Exploring biophilic design on all sensory levels, a journey that inevitably merges with questions of nature and sustainability, was the question on the table inside the Atlas Concorde showroom during Clerkenwell Design Week 2023. Surrounded by materials clearly referencing natural surfaces both in colour and texture, Editor Hamish Kilburn sat down with seven leading designers to discuss the path hotel design, in particular, is taking when it comes to injecting natural elements into surface design. Pauline Brettell writes…
Far from receding into the ether as a post-pandemic trend, biophilic design remains a key element of design in general and in the hospitality industry in particular. What has changed, however, is the language of biophilia. It has deepened, along with our understanding of the psychology of biophilic design. Concurrently, the innovative materials and surfaces that are being explored in response to this have given design schemes an extended meaning.
To define what today’s definition of biophilia looks and feels like in surface design, Hotel Designs, together with Atlas Concorde following the launch of its latest collaboration with HBA, welcomed a handful of interior designers for its latest roundtable, which took place at the start of Clerkenwell Design Week.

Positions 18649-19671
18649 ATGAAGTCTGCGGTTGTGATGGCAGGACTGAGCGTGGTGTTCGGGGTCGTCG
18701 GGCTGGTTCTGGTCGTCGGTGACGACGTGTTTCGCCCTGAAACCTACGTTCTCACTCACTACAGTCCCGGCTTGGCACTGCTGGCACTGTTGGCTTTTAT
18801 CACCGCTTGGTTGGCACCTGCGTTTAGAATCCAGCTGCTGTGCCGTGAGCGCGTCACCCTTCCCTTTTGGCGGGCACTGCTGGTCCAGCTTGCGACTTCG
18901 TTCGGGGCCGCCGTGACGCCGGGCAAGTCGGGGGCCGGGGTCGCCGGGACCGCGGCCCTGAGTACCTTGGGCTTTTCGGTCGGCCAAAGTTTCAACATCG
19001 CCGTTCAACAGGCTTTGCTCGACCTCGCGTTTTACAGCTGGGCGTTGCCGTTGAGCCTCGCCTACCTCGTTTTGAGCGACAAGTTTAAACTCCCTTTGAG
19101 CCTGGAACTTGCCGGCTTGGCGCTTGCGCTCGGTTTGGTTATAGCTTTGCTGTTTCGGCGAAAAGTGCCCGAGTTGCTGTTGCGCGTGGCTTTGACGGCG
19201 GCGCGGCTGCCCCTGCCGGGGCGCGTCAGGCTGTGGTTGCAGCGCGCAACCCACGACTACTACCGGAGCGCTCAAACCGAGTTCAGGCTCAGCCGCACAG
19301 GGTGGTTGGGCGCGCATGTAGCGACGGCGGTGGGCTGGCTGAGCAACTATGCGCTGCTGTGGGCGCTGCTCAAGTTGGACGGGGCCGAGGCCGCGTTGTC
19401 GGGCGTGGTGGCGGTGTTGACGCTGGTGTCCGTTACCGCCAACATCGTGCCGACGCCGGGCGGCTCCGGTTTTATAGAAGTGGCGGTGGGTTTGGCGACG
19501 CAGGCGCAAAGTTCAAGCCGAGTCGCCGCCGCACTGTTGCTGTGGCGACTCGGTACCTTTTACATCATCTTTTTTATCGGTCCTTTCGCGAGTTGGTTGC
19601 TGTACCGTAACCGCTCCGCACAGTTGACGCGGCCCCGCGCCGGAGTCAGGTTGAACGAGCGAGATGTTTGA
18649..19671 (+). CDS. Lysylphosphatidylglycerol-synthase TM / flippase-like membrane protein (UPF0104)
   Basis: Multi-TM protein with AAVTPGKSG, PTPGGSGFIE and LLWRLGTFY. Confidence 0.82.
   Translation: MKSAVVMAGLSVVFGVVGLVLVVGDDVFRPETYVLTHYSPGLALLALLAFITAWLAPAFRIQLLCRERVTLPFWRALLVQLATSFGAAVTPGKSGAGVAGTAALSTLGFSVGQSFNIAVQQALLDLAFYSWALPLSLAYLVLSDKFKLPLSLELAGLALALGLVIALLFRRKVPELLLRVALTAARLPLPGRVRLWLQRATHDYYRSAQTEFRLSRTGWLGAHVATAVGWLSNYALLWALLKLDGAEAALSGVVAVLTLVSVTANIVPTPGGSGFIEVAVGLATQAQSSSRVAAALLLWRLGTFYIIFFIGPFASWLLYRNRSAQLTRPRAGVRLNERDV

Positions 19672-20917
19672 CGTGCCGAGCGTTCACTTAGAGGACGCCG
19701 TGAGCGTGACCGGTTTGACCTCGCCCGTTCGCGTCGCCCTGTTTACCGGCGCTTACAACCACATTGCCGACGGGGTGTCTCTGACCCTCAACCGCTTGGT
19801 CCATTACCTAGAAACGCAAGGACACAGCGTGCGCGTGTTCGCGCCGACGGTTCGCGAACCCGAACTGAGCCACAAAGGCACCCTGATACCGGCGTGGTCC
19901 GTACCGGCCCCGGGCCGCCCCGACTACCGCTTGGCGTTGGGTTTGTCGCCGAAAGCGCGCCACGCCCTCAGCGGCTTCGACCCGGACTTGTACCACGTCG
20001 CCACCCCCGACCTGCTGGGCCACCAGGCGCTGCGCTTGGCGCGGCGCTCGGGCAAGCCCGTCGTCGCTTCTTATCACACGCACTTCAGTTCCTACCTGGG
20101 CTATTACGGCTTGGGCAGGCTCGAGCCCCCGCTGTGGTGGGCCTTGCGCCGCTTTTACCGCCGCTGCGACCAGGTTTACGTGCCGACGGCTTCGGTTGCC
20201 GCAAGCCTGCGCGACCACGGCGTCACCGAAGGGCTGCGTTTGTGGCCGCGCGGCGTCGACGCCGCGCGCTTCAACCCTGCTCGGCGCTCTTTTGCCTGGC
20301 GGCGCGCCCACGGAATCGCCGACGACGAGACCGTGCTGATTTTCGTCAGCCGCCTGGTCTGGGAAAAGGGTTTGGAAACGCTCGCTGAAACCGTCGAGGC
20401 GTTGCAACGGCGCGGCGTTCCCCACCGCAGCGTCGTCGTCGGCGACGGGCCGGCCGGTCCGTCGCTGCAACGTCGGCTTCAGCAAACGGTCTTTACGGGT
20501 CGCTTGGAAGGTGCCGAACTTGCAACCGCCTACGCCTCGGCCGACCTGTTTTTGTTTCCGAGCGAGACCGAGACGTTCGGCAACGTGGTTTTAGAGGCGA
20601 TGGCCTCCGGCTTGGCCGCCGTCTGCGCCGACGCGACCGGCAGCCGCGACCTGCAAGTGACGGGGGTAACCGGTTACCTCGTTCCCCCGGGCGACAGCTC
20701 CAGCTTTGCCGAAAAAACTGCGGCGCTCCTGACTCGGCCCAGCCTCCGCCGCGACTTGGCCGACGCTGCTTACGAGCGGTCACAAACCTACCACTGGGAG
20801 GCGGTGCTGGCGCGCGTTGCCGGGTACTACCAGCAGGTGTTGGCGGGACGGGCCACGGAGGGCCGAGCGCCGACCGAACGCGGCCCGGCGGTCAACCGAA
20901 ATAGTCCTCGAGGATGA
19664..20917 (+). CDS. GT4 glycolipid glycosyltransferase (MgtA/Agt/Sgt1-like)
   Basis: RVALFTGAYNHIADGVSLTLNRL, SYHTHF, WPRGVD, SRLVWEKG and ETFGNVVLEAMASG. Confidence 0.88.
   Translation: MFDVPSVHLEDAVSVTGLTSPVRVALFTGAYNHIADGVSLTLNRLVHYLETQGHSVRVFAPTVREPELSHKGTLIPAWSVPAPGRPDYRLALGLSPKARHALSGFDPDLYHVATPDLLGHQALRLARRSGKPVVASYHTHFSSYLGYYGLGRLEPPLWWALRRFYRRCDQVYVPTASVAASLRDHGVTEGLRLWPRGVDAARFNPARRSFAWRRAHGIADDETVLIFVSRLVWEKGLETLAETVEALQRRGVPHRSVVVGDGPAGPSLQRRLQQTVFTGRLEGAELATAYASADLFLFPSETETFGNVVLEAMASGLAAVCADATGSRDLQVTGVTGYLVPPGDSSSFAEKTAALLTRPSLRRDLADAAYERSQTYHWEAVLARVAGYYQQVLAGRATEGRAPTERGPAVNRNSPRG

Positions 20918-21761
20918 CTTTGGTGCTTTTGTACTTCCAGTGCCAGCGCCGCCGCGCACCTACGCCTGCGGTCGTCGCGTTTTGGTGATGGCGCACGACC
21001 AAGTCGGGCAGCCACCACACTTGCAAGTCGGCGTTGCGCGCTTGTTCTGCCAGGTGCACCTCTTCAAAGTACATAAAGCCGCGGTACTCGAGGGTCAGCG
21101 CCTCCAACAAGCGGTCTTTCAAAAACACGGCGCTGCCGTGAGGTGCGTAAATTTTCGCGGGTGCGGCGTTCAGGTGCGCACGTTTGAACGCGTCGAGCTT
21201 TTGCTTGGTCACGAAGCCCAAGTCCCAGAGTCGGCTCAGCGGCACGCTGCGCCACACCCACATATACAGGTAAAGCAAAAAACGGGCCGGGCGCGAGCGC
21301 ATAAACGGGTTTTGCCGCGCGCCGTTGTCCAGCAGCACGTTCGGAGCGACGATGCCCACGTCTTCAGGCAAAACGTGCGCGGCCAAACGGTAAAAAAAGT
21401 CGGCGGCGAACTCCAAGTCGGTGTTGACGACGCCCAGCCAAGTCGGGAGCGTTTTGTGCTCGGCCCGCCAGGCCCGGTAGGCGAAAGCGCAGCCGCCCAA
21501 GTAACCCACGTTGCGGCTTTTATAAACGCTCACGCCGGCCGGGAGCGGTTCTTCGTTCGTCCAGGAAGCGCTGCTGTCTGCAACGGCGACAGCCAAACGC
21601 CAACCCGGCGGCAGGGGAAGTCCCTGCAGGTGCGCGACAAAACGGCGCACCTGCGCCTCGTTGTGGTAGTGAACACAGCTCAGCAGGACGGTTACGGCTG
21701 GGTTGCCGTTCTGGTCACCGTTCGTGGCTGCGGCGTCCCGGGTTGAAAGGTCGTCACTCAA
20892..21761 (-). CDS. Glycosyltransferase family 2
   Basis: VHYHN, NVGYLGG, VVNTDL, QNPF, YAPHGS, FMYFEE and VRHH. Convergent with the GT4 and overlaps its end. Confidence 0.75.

On the panel:
What was clear throughout the conversation was that the interlocking elements of biophilic design, sustainability and circularity are all part of the same whole, where the psychology of people and the preservation of the planet are emerging as the primary concerns in design.
Hamish Kilburn: As the biophilic conversation resonates, how much more variety is there now when trying to create a natural, organic look and feel – a biophilic feel – in surface design?
Charlie Cruikshank: There has always been availability to some extent, but the problem has been that there has also been a price associated with introducing natural materials and surfaces into a design.
Wren Loucks: In a case of supply and demand, the shift and increased interest in natural material and biophilic design more broadly, has been mirrored with a shift in price point. This makes sustainable materials more accessible – along with an increased creative focus on exploring materials, which ultimately stimulate wellbeing and drives the biophilic conversation forward.
Diana Darmina: In addition, I feel that clients have been part of this shift in terms of what they are asking for as part of a design brief. Designers, in turn, translate these requests to suppliers and the whole supply chain responds and shifts.